Tiny preemie must remain in hospital

first_imgFassbach cautioned against rushing to redefine the medical standards for fetus viability. “We just don’t know which 21- to 22-weekers are going to do well and which are not going to do well,” he said. “I don’t think we should change what we do, but it shows us we need to do more research and find out where our edge of viability is going to go.”160Want local news?Sign up for the Localist and stay informed Something went wrong. Please try again.subscribeCongratulations! You’re all set! Doctors say Amillia is among the few babies known to have survived after a gestation of fewer than 22 weeks. She was just 9 inches long and weighed less than 10 ounces when she was delivered by Caesarean section. Full-term births come after 37 to 40 weeks. Amillia, the first child for Eddie and Sonja Taylor of Homestead, now weighs 4 pounds and is just over 15 inches long. She has suffered respiratory and digestive problems, as well as a mild brain hemorrhage, but doctors believe the health concerns will not have major long-term effects. Amillia was conceived in vitro and has been in an incubator since birth. She will continue to receive a small amount of supplemental oxygen even after she goes home. She was delivered because her mother was suffering from complications. Fassbach said that if doctors had known Amillia’s real gestational age, they might not have intervened. He said he thought she was at least 23 weeks, and doctors were shocked when the Taylors’ fertility specialist pinpointed the exact date of fertilization. A girl born after just under 22 weeks in the womb – among the shortest gestation periods known for a live birth – will remain in a Miami hospital a few extra days as a precaution, officials said Tuesday. Amillia Sonja Taylor, born Oct. 24 after just under 22 weeks in the womb, had been expected to be sent home from Baptist Children’s Hospital on Tuesday. However, routine tests indicated she was vulnerable to infection, said Dr. Paul Fassbach, who has cared for the baby since shortly after she was born. “She has been fine,” Fassbach said, but doctors are being extra cautious “now that she’s going into the world.” last_img read more

Disaffected Episcopal conservatives plan partnership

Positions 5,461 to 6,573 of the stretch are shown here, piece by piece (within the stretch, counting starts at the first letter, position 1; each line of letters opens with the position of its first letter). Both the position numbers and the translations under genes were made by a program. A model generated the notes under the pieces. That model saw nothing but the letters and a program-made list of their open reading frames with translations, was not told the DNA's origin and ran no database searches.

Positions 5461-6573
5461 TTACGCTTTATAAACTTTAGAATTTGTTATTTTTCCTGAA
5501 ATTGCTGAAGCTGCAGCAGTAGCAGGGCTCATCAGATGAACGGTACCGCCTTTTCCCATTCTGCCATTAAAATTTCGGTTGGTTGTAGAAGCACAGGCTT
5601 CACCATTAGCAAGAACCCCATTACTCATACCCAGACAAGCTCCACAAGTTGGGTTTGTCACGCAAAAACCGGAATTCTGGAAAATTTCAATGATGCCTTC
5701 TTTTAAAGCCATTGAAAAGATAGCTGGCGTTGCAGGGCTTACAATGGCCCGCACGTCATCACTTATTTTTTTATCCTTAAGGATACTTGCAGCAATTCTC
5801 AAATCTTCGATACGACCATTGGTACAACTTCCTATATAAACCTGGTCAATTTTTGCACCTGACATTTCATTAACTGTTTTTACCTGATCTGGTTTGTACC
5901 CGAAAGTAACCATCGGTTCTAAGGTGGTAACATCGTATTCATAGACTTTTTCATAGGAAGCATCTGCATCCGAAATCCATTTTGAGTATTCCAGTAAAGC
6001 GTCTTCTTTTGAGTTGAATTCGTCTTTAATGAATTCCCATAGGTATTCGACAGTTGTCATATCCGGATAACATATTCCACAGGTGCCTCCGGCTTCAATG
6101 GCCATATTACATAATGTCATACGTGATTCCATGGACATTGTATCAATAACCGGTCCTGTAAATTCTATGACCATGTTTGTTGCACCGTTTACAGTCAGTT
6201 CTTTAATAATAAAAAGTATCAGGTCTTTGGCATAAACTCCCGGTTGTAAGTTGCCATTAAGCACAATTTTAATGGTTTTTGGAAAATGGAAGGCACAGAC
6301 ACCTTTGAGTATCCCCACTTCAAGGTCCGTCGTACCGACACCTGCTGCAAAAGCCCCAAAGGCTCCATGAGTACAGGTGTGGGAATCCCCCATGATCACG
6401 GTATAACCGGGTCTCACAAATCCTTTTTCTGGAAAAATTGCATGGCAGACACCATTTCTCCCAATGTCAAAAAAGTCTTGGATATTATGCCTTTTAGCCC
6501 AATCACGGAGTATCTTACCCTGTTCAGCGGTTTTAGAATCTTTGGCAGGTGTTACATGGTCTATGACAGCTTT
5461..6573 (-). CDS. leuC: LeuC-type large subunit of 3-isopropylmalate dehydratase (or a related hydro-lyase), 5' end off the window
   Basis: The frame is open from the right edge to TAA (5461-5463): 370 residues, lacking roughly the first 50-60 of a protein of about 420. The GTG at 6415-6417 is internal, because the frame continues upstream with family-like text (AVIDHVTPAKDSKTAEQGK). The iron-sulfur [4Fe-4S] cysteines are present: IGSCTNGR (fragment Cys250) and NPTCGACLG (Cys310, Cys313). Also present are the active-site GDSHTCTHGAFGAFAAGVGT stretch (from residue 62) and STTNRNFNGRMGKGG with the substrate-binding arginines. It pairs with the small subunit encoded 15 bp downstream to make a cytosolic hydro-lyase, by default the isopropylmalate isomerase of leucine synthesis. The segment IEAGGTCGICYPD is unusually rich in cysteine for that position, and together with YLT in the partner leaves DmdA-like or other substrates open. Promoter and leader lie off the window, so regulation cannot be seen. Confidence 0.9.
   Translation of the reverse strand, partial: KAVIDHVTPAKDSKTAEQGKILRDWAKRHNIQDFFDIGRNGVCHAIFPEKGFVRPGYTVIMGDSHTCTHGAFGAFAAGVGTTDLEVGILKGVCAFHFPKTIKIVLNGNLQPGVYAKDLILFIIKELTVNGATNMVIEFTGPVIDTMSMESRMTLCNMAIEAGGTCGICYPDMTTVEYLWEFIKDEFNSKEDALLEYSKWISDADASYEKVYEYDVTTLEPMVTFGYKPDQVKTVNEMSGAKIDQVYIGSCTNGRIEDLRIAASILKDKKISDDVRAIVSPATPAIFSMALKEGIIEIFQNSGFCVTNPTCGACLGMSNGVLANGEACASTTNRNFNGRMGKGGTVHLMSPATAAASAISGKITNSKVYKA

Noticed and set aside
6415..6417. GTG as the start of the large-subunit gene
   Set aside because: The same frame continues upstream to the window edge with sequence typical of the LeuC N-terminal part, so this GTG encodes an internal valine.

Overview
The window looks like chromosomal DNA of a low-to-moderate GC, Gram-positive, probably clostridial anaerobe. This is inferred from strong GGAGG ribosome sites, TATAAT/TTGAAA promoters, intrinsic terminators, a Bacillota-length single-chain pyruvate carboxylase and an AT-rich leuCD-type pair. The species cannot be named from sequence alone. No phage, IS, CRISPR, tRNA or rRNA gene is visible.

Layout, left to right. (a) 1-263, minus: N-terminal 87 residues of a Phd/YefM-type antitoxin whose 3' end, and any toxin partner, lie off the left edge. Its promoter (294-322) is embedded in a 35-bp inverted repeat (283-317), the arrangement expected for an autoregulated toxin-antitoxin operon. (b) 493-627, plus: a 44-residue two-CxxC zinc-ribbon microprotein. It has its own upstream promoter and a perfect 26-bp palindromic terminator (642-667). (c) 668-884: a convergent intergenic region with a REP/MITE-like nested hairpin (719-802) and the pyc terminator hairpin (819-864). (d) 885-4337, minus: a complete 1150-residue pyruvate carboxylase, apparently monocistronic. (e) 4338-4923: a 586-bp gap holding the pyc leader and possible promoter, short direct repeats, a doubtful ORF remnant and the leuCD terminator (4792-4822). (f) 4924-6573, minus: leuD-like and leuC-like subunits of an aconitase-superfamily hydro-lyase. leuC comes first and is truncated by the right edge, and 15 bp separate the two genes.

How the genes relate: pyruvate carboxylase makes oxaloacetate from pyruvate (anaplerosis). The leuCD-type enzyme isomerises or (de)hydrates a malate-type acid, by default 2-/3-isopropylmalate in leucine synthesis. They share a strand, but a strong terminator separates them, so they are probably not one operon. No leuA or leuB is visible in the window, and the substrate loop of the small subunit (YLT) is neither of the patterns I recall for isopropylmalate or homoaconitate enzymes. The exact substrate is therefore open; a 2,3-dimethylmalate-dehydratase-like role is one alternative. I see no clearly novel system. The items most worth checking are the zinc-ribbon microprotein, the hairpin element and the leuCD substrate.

first_imgBy Joe Mandak THE ASSOCIATED PRESS PITTSBURGH – A leading Episcopal conservative announced plans for a partnership Friday that aims to create an alternative to the liberal-leaning Episcopal Church. Bishop Robert Duncan of Pittsburgh, whose diocese is considering breaking away from the national denomination, said the group will be called the Common Cause Partnership. Ever since Robinson’s election, theological conservatives in the U.S. have been trying to stay together, so they can create an alternative Anglican province in the United States. But they have often moved in many different directions, including individuals leaving on their own to join other denominations. In a sign of these differences, some traditionalist Episcopal groups were not part of the founding meeting, held this week in Pittsburgh.160Want local news?Sign up for the Localist and stay informed Something went wrong. Please try again.subscribeCongratulations! You’re all set! The founders are a mix of groups with varying ties to the Episcopal Church and the world Anglican Communion. Among the members will be Episcopal dioceses and parishes that have broken away or plan to split from the national church, congregations that have never been part of the Episcopal Church and fellowships that are considered schismatic by the Anglican Communion. Duncan said that forming a separate North American church structure for conservatives is “necessary because of the drift of the church in the West.” “We’re in a time of reformation,” Duncan said. The partnership will include the Convocation of Anglicans in North America, a network of Episcopal parishes that have split from the U.S. denomination and have aligned with Anglican Archbishop Peter Akinola of Nigeria, an outspoken critic of Episcopal acceptance of gay relationships. The Episcopal Church, the Anglican body in the U.S., caused an uproar in the worldwide Anglican family in 2003 by consecrating the first openly gay Episcopal bishop, V. Gene Robinson of New Hampshire. The 77 million-member Anglican Communion is a fellowship of churches that trace their roots to the Church of England. last_img read more